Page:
Remortaging fees: How much does it cost to remortgage?

The fees you have to pay to remortgage depend entirely on your situation.

Below are listed the fees you may incur by leaving your mortgage provider and moving to a new one. Bear in mind that you probably won’t have to pay all of these. Many of them only apply in certain situations.

Check with your current and new lender to find out which fees you’ll have to pay to sort out a new mortgage. Please note that the name given to a fee can vary by lender. If in doubt you should check with your existing lender and your new lender before proceeding.

  • Early Repayment Charge

You usually have to pay an Early Repayment Charge if you want to get out of a mortgage deal early. Lenders charge this because they lose out on interest if you leave your mortgage early. Early Repayment Charges can be big – often between 1 and 5% of your mortgage – so you’ll often have to borrow more from your new lender to cover the cost.

  • Exit fee (or redemption fee)

Most lenders will let you pay an exit fee either when you set your mortgage up, or when you leave it. There’s usually no interest charged on it, so it’s the same cost either way. Exit fees are usually no more than £300.

  • Arrangement fee

You pay an arrangement fee to your new lender. It can have lots of other names too – “application fee”, “product fee”. Arrangement fees are usually around £2,500.

  • Booking fee

Booking fees normally cost between £100 and £200. Some remortgaging deals won’t come with any booking fees.

  • Valuation fee

Valuation fees pay for the lender to value the property.The lender needs to know the value of the property to ensure that they do not lend more than it's worth. If, in the future, a borrower isn't able to pay the mortgage, in some circumstances the lender will repossess and sell the property to recover the amount outstanding. When you remortgage, most lenders won’t charge you a valuation fee. If you do have to pay one, it’s usually between £300 and £400, although some lenders may charge more.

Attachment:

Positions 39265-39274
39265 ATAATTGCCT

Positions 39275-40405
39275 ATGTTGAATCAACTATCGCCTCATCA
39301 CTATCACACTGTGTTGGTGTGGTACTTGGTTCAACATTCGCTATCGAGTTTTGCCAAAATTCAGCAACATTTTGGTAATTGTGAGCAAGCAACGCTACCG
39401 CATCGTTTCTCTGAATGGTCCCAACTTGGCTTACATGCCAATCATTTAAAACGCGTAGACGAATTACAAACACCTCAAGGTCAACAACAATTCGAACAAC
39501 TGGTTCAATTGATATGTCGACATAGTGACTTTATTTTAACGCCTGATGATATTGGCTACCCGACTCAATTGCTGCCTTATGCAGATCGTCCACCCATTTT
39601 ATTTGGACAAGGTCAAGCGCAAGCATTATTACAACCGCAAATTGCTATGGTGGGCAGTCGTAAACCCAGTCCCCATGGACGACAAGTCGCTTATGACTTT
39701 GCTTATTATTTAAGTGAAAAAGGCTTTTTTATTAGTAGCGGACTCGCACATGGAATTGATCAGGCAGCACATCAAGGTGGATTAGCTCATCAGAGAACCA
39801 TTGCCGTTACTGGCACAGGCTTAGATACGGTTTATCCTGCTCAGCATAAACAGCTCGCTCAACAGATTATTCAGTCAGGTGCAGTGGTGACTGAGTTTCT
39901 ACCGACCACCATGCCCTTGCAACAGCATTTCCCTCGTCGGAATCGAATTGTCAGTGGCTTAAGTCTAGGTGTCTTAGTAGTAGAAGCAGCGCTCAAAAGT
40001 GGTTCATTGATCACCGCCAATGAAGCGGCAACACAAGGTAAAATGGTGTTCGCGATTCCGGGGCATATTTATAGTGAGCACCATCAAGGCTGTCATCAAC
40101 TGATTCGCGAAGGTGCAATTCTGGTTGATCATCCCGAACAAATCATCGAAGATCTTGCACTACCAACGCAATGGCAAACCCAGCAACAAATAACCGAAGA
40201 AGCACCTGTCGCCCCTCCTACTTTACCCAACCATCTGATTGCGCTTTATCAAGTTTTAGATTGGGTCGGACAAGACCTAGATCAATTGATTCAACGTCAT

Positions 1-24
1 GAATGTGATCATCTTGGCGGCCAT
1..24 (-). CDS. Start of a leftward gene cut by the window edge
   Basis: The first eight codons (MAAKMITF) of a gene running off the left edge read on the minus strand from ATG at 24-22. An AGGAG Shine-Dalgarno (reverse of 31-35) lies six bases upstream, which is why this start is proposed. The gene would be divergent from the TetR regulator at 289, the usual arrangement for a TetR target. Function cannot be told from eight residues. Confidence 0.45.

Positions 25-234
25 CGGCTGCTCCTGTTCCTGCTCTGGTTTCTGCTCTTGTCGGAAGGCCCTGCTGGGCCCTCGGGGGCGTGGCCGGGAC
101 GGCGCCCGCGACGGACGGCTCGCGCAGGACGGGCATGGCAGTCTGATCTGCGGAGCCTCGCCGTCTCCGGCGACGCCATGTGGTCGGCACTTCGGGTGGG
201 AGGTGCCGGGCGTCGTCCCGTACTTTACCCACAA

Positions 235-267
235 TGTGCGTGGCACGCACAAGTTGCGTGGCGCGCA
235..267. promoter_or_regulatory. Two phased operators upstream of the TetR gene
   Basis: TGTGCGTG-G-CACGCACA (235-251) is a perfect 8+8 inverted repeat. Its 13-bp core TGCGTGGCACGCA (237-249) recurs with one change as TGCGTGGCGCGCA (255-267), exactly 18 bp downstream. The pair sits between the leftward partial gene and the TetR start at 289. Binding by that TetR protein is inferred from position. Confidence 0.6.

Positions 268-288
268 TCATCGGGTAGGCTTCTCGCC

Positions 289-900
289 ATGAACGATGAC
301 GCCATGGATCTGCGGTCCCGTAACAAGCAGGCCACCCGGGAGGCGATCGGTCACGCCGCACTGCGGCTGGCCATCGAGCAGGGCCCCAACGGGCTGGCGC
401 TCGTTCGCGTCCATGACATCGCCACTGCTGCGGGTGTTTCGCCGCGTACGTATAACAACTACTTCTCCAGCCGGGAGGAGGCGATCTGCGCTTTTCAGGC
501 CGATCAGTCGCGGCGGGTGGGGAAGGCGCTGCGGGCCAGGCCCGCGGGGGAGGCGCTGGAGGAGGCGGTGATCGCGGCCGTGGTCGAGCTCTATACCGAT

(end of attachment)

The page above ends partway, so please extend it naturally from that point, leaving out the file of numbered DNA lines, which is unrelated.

• Conveyancing fee

This fee pays for the legal process of swapping your property from your current lender to your new one. Many remortgaging deals don’t charge this fee, however please check with specific lenders for confirmation.

  • Broker fee

If you get your new mortgage through a mortgage broker, you might have to pay a fee to them. This won’t always be the case – sometimes brokers will get all their commission from the lender – but you’ll often have to pay them something. It might be a fixed amount, or it might be a percentage of your new loan – which tends to be more expensive.

Remortgage with Leeds Building Society

Looking to remortgage? If you've got a mortgage with another provider, you could save money by remortgaging with Leeds Building Society.

Remortgage with Leeds Building Society

This guide is inteded as a summary only and does constitute financial or legal advice given by Leeds Building Society. We recommend that you seek independent financial/legal advice if you have any questions or queries.